A proposed US$324.5 million settlement of claims that Silicon Valley companies including Google and Apple suppressed worker wages by agreeing not to hire each others' employees may not be high enough, a judge signaled on Thursday.
Judge Lucy Koh said in court that she was worried about whether that amount was fair to the roughly 64,000 technology workers represented in the case. "I have concerns over whether it's sufficient," she said, speaking at the U.S. District Court in San Jose, California.
Koh didn't say whether she would approve the settlement. Throughout the course of Thursday's hearing, she questioned not just the amount but the logic behind the settlement as presented by lawyers for both the plaintiffs and the defendants.
Google, Apple, Adobe and Intel agreed to a settlement in April of charges that executives at those companies had entered into secret agreements not to hire or "poach" employees from each other, in order to protect their investments. Plaintiffs, many of whom are engineers, argued those agreements restricted their mobility and drove down wages.
A big chunk of the evidence in the case relies on emails sent between high-profile executives, including the late Apple CEO Steve Jobs and Google co-founder Sergey Brin.
"If you hire a single one of these people, that means war," Jobs told Brin at one point, according to a court filing.
Judge Koh, and some attorneys familiar with the case, said exchanges like that were strong evidence against the accused companies.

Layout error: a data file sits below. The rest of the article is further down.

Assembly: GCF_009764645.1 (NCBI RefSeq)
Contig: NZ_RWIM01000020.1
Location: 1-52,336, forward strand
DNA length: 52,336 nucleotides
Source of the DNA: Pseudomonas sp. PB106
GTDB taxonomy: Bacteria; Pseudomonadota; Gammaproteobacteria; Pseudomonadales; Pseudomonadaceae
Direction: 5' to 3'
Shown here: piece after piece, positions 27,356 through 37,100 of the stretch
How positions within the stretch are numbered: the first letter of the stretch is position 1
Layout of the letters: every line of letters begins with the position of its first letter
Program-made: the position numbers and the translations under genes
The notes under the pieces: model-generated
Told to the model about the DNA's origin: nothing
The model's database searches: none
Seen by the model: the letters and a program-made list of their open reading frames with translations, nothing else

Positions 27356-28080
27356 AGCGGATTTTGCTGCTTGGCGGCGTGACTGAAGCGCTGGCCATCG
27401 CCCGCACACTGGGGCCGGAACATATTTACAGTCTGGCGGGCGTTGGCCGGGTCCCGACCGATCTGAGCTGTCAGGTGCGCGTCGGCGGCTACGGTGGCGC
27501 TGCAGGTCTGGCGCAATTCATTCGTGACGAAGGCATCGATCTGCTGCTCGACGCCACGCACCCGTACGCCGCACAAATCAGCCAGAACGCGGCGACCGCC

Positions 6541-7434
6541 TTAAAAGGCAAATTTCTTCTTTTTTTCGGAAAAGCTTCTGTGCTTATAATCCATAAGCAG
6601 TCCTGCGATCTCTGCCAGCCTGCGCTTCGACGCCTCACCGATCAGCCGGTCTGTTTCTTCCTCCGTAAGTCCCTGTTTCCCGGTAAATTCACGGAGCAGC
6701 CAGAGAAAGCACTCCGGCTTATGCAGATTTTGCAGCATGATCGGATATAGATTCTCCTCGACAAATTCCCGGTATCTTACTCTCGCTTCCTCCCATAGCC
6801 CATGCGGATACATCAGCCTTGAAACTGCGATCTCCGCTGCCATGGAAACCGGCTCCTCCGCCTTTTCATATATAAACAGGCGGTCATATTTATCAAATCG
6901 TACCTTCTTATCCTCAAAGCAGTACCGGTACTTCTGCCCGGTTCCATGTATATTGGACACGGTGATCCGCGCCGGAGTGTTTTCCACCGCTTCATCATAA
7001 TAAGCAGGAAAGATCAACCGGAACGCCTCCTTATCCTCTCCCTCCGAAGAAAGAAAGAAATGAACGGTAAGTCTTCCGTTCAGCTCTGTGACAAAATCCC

But attorneys for the plaintiffs said on Thursday they had doubts about whether jurors would see those emails as convincing evidence, citing studies they had done.
Koh was dubious. "I think [jurors] would have found these documents very significant and compelling," she said, referring to both the emails and other evidence, such as oral agreements and confidential compensation information that allegedly was shared between the companies.
Previously named defendants Intuit, Lucasfilm and Pixar have already settled in the case, for about $20 million.
Robert Van Nest, an attorney for Google, said Thursday that roughly 8 percent of the plaintiffs were represented in that earlier settlement. At that rate of compensation, the proposed settlement for the remaining companies would be lower than $324.5 million, he said.
"This number is right in the sweet spot of what is not only fair, but a premium over that settlement," he said.
But Koh questioned whether it makes sense to compare the previously named defendants to Adobe, Apple, Google and Intel.
It's unclear what the judge will decide, or when. The next hearing in the case is set for November.